GREAT BAY / AMSTERDAM – Almost two years ago, on September 11, 2015, Attorney-General Guus Schram caused a firestorm in St. Maarten when he made the following statement during the installation of Judge Sander Verheijen: “There are many indications that the underworld is structurally intertwined with St. Maarten’s legitimate society.”
Justice Minister Dennis Richardson, who was present at the installation ceremony was outraged: “Justify your claims or shut the hell up,” he told Parliament shortly afterwards. The Parliament even demanded that Schram stepped down.
Even though the integrity reports Schram used as the basis for his statement do not contain any evidence of the link between criminals and the legitimate part of St. Maarten’s society, Schram stuck to his claims – and he kept his position. The firestorm lost momentum and soon it was business as usual again.
Here is the forgotten question: even if there is no proof (in the integrity reports) that criminals have their claws in the legitimate society, could it not still be true? Politicians took Schram’s statement two years ago almost as a personal insult, but recent developments in the Netherlands offer a candid insight in the strides criminal organizations are making. A reality check.
The Volkskrant just re-published an interesting interview with Greetje Bos, a public prosecutor based in Breda in the province of Brabant. The publication followed after the Public Prosecutor’s Office revealed that Klaas Otto, the imprisoned founder of the biker’s club No Surrender, had ordered the liquidation of Bos from his prison cell in Middelburg. Detectives arrested a 44-year- old man who was supposed to commit the murder.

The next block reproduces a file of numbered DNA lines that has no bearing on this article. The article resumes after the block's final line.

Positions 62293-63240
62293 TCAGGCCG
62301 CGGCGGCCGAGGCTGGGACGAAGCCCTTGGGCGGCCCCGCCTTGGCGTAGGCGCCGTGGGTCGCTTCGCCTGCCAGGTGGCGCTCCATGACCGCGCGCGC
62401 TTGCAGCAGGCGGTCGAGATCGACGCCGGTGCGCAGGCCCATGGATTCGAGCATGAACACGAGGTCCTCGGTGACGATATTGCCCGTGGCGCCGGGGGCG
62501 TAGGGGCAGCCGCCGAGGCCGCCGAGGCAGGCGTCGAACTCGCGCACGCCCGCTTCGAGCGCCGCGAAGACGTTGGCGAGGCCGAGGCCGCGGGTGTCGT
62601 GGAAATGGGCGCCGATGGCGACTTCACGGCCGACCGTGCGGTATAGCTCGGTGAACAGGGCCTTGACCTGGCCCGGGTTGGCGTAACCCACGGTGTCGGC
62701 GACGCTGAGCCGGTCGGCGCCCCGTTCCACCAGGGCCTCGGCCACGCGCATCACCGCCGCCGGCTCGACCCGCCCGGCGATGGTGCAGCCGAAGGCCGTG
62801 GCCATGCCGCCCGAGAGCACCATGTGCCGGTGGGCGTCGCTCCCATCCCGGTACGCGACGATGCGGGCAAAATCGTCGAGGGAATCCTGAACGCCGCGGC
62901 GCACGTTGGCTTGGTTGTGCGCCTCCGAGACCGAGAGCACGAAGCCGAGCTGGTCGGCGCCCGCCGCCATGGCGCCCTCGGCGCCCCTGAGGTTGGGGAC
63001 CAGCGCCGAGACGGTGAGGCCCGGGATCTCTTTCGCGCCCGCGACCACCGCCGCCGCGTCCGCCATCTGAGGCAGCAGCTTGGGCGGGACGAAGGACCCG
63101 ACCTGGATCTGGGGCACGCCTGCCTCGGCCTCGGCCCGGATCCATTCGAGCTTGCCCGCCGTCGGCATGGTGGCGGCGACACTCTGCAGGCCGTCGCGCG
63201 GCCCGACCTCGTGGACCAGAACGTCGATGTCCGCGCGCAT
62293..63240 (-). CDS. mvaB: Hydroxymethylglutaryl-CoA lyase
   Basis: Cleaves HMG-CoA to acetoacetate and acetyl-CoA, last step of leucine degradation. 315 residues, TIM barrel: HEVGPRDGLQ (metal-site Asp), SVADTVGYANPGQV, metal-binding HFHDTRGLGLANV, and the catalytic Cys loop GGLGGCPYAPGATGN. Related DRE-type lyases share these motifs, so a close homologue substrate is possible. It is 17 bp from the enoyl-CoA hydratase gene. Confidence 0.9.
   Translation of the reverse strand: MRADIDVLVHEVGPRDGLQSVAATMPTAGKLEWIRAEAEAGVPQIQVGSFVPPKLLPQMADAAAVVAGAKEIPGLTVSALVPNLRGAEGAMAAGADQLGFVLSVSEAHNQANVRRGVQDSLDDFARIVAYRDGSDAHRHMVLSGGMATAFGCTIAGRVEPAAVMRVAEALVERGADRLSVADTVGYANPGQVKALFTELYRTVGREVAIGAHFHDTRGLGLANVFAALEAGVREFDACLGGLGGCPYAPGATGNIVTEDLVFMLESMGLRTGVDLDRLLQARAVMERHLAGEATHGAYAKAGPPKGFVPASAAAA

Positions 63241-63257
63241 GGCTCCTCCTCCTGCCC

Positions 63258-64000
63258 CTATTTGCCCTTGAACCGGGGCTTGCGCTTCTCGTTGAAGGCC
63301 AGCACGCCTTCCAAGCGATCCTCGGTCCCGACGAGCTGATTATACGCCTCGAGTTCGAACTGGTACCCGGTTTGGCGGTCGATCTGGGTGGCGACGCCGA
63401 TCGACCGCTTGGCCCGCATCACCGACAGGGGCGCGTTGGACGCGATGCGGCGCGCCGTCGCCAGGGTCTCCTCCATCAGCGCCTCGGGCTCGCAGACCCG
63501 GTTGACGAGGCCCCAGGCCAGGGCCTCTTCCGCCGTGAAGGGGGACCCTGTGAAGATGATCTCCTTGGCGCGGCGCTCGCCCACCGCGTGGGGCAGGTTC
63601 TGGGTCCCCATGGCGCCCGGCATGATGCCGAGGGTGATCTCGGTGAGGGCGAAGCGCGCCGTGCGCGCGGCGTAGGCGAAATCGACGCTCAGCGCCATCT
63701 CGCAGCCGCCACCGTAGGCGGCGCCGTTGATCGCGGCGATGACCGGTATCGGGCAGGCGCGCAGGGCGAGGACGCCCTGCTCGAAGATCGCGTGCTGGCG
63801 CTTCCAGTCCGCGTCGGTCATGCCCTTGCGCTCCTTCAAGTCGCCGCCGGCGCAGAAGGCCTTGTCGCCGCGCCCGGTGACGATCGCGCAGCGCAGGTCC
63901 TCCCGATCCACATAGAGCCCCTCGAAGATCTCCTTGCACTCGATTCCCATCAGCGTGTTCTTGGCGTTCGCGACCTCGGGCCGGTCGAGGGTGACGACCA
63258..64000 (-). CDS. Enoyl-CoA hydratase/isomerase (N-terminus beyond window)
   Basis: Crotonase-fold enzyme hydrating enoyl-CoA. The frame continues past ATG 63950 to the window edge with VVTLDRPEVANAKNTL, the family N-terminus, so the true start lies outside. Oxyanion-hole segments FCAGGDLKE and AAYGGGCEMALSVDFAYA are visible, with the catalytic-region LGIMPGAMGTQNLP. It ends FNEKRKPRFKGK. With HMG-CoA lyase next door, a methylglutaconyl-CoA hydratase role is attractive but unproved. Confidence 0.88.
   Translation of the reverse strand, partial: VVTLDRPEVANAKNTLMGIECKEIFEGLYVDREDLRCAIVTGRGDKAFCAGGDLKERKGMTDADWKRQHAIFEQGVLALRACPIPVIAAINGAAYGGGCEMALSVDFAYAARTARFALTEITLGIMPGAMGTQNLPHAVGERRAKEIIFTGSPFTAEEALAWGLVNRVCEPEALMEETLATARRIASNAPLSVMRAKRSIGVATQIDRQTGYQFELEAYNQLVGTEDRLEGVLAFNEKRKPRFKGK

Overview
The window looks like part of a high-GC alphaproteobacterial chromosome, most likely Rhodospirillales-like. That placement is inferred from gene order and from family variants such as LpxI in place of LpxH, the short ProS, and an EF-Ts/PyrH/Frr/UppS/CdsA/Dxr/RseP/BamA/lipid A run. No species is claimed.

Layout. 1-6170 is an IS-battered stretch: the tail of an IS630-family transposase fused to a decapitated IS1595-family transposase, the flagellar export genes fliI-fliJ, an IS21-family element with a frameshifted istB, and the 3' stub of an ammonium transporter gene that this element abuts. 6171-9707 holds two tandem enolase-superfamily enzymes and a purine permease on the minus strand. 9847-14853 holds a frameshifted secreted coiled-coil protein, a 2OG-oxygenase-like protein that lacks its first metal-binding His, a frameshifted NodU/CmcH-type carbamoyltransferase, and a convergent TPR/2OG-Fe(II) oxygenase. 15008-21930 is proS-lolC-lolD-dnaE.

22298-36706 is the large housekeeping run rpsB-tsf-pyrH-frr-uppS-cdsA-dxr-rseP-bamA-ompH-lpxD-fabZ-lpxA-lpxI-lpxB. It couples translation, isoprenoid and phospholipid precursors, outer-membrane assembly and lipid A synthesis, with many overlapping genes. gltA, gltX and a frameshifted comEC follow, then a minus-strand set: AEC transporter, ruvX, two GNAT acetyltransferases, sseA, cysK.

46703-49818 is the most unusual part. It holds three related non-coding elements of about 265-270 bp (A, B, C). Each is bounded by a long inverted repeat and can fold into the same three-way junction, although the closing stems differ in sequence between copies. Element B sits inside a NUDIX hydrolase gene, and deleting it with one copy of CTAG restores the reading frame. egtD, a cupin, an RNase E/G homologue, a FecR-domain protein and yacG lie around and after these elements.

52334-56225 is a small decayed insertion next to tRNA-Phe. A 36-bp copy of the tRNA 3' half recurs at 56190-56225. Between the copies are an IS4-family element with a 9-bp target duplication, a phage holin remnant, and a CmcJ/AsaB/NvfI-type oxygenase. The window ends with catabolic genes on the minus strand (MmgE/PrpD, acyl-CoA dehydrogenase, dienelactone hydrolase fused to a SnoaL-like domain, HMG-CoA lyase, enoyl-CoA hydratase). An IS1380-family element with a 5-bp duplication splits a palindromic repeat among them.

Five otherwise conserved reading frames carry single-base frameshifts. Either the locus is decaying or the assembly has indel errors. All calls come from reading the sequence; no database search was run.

The Volkskrant interview dives into the world where public prosecutor Bos lives. She handled murder and manslaughter cases in Rotterdam for seven years before she turned to criminal financial transactions.
What she encountered in Brabant is, in her own words, astonishing. To her interviewers, Pieter Tops and Jan Tromp, she describes the province as some kind of Sodom and Gomorra. “The depth and breadth of the links between the under and the upper world in Brabant are extremely strong.”
The annual turnover from marijuana cultivation in Tilburg, the fifth largest city in the Netherlands, is reportedly €800 million ($960 million). While Top and Tromp consider this to be an astronomical number, Bos has a different opinion: “It is a conservative estimate. We encounter amounts that exceed the imagination.”
Bos told her interviewers about a case based on information from the United States about a large-scale money laundering organization in the Netherlands. Investigators focused on a large warehouse in Capelle where they found a professional money institute, complete with two insulated vaults that housed machines for counting money. “I had never seen such machines before,” Bos says. “They sorted on denomination and currency and picked out counterfeit banknotes.”
Investigators found administration that showed that the money laundering center had processed a quarter of a billion euros.
The investigators seized €3 million during the raid on the warehouse. Bos says that she does not know whom the money belonged to. “But it shows how criminal organizations are cash-driven. It sounds like a lot, €800 million in Tilburg and only for marijuana. But if one money laundering operation processes a quarter of a billion, I think that €800 million is a very conservative estimate.”
Top and Tromp observe that a kilo of cocaine is worth between €32,000 and €35,000 in the Netherlands. In Australia the value is much higher: €75,000. And a shipment of 1,000 kilo passing through the port of Rotterdam is not unusual. Such a shipment has a value of €35 million – to be paid in bank notes.
The authors refer to a Europol-report entitled Why is Cash Still King? The report shows that organized crime still prefers cash. While legal transactions are more likely to be done with bank cards – faster and safer – the demand for 500-euro banknotes is not going down. Europol has two explanations: rich people keep that money at home and the demand for this denomination is partly due to payments between criminal organizations.